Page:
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What is PubMed?

PubMed is a freely available database of medical literature. It contains references from over 5000 journals from around the world.

PubMed contains all of the references listed in Medline, which libraries pay to access.

How do I use PubMed to find articles?

There are two ways to search PubMed. One is to search each Medical Subject Heading (MeSH) individually (see the link below). You can also search using keywords. There is no need to type AND between search terms - PubMed will add it automatically.

What about Google Scholar?

Google Scholar can be useful in generating ideas around search terms, but is not a complete replacement for a PubMed search when it comes to health research. It is unclear which journals are included in Google Scholar and how far back it goes.

Google Scholar is very useful in tracking down the full text of articles cited in other works. Search for the title of the article in the search box below, and if Mount Royal subscribes to the journal, a link to the full text will be provided. If full text is not available, you can request the article via Interlibrary Loan below.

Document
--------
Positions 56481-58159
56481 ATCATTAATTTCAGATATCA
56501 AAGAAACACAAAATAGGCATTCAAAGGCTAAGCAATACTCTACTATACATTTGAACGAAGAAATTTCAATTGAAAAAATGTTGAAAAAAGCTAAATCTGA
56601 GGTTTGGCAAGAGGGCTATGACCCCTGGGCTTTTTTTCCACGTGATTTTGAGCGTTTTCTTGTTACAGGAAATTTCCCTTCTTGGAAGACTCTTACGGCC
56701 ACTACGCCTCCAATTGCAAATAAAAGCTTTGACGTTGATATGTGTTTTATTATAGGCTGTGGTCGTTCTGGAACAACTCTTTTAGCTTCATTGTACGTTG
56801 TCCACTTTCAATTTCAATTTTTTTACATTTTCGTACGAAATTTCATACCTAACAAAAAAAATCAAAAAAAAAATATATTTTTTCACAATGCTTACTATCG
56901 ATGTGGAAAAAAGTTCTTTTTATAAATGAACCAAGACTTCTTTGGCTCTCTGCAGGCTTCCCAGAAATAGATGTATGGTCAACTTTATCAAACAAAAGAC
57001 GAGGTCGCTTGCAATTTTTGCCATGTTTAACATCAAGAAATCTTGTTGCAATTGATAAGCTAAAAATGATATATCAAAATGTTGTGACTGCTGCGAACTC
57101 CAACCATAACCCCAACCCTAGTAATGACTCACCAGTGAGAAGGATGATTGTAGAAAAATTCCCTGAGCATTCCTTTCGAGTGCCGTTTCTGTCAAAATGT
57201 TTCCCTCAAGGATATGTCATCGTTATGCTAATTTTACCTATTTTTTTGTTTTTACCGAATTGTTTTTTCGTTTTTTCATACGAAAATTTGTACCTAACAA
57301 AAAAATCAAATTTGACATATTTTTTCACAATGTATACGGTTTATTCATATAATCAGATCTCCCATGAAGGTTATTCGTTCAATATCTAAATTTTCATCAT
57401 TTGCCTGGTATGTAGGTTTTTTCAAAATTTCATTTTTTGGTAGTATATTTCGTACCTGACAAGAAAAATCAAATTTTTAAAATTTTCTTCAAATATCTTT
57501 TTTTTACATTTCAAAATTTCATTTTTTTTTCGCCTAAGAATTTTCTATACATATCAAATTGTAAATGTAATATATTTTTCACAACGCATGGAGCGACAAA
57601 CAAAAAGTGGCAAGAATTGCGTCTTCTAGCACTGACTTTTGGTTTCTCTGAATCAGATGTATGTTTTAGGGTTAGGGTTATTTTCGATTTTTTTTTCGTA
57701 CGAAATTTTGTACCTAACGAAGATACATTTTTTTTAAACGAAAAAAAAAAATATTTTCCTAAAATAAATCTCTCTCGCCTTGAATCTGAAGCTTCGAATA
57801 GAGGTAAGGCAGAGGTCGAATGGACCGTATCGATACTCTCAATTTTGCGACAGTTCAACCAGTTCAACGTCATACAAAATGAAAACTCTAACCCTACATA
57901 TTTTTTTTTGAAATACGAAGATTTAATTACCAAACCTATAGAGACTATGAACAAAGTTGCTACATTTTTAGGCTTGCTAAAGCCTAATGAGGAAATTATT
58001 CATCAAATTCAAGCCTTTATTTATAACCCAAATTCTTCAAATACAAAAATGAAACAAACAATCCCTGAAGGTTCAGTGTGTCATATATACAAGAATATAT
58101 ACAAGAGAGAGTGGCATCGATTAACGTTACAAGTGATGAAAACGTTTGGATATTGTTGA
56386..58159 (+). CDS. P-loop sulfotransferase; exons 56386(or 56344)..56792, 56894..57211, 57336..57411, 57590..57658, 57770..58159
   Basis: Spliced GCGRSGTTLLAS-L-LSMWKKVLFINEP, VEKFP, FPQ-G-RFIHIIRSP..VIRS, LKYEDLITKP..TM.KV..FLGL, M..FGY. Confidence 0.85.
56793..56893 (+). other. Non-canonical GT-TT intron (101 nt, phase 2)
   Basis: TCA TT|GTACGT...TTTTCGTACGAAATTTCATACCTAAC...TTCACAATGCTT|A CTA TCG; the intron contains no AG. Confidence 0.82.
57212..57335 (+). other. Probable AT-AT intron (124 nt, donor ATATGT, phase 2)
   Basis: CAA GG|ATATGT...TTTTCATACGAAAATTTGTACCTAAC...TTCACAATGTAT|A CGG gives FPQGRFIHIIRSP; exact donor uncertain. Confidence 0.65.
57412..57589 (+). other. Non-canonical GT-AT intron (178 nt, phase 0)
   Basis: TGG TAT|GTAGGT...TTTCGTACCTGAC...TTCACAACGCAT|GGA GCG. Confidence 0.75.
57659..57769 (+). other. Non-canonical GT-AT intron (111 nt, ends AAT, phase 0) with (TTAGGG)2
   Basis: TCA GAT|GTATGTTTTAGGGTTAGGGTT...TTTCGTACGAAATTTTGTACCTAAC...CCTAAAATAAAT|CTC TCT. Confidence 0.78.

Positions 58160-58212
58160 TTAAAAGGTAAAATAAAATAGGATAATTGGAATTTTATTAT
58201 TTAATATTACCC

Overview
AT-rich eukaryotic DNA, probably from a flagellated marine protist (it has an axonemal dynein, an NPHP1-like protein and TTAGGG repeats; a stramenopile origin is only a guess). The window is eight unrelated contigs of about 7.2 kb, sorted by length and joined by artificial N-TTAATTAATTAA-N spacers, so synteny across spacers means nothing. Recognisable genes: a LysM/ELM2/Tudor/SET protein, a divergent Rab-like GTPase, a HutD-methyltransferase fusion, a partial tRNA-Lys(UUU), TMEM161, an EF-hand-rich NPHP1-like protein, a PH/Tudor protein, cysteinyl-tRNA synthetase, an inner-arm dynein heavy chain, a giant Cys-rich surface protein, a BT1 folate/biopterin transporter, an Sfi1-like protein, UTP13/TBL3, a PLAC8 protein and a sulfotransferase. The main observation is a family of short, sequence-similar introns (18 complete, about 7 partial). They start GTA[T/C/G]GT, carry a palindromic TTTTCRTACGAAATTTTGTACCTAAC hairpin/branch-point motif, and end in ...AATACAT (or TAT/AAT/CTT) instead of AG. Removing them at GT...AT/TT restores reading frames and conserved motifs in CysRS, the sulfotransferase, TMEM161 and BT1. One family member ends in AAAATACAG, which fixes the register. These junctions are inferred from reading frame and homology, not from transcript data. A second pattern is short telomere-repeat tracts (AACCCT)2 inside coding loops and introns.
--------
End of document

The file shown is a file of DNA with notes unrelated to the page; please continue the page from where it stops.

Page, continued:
Google Scholar Search

Requesting Articles through Interlibrary Loan

Interlibrary Loan is a free service which provides you with access to sources that MRU does not own. If we do not have the full text of an article you wish to read, you can request a copy using the links below. Typically, it takes 2-3 business days for an article to arrive (you will receive an email notification when it is ready for pickup).

Are all articles created equal?

When choosing the three articles you would like to write about for your term paper, here are some things to consider:

- What journal did the article appear in? Is it a major journal in the field, and who is its audience? You can find some of this information on the journal's website.

- Have the lead authors written extensively on this topic, or is this their first published work?

- Is the article reporting original research, or simply summarizing what has already been published (a review article)? Review articles may provide helpful contextual information or lead you to original research studies, but should not be one of the three articles you focus on for this assignment.

But what about qualitative articles?

This assignment asks you to find articles on topics relating to reproductive physiology. As qualitative studies do not test or measure physiologic functions or phenomena, they will not be appropriate for this particular assignment. However, qualitative studies might provide appropriate evidence in other assignments about how individuals interpret, perceive, or understand particular conditions.

Cari Merkley's picture
Cari Merkley

Contact:
Email: cmerkley@mtroyal.ca
Phone: 403.440.5068
Office: EL4423U